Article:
Klamath Project Districts Prepare Package of Conservation
Klamath Project irrigation districts, local improvement districts and
private ditch companies have developed an ambitious list of projects
intended to supplement the on-farm conservation efforts currently being
implemented by individual Project landowners. The Klamath Water Users
Association (KWUA) recently prepared a report that compiles 45 conservation
projects proposed by the local agencies that serve water to Klamath Project
irrigators. The report, entitled "Proposed Water Conservation Supply
Enhancement, Water Quality Improvement, Measurement and Monitoring Projects"
summarizes proposals prepared by 11 local water delivery agencies, totaling
over $54 million (summary table on p. 3).
"This document represents the continued commitment of Klamath Project
irrigators to proactively address future conservation challenges," said KWUA
Executive Director Dan Keppen. "The farmers and ranchers that form
the backbone of Klamath Project districts are among the most proactive
conservationists in the country."
Last year, KWUA was awarded the 2003 Agriculture Progress Award for
"Leadership in Conservation" by the State of Oregon. Tulelake Irrigation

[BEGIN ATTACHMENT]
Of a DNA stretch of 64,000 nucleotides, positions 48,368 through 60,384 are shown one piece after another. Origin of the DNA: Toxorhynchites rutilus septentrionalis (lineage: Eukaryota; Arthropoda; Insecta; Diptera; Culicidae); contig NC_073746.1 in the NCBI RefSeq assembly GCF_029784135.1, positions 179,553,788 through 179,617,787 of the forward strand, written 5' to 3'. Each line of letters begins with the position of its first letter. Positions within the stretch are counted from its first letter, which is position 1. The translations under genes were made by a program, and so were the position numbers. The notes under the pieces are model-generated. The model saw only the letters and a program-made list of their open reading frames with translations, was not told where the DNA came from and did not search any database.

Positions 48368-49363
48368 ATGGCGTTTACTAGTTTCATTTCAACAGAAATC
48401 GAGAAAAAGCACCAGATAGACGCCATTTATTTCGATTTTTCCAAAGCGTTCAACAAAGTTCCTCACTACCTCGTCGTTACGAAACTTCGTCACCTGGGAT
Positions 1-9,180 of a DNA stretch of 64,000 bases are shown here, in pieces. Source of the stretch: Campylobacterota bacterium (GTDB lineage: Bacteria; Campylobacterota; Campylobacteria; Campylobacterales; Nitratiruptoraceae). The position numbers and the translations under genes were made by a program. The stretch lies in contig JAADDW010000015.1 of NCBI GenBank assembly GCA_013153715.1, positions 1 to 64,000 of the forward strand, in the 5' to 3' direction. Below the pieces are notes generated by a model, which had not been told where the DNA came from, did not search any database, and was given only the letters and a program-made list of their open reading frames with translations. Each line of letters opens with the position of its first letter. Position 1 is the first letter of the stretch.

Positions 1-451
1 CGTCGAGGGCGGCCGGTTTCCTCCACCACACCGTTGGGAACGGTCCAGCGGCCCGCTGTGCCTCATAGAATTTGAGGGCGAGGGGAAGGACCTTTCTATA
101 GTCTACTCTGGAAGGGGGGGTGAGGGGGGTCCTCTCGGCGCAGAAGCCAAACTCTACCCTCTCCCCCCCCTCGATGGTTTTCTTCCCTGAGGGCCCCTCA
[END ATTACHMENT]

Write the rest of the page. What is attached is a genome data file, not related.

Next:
District was also recently presented with the prestigious F. Gordon Johnston
Award in recognition for their innovative canal-lining project, which
eliminates water losses near Newell, California.
The KWUA report was prepared to summarize proposed projects that satisfy
the intent of congressional language included in the Fiscal Year 2004
appropriations bill for water and related resources. This report will also
be used as a basis to pursue additional funding opportunities that may arise
in the future.
The conference report for the FY 2004 Energy and Water appropriations
bill authorizes the Secretary of the Army to establish a program to provide
environmental assistance to non-federal interests in the Upper Klamath
Basin, including the counties of Klamath (Oregon) and Modoc and Siskiyou
(California). Authorizing provisions that replicate language included by
Rep. John Doolittle (CA) in the House version of the Water Resources
Development Act (WRDA) were also included in the conference report.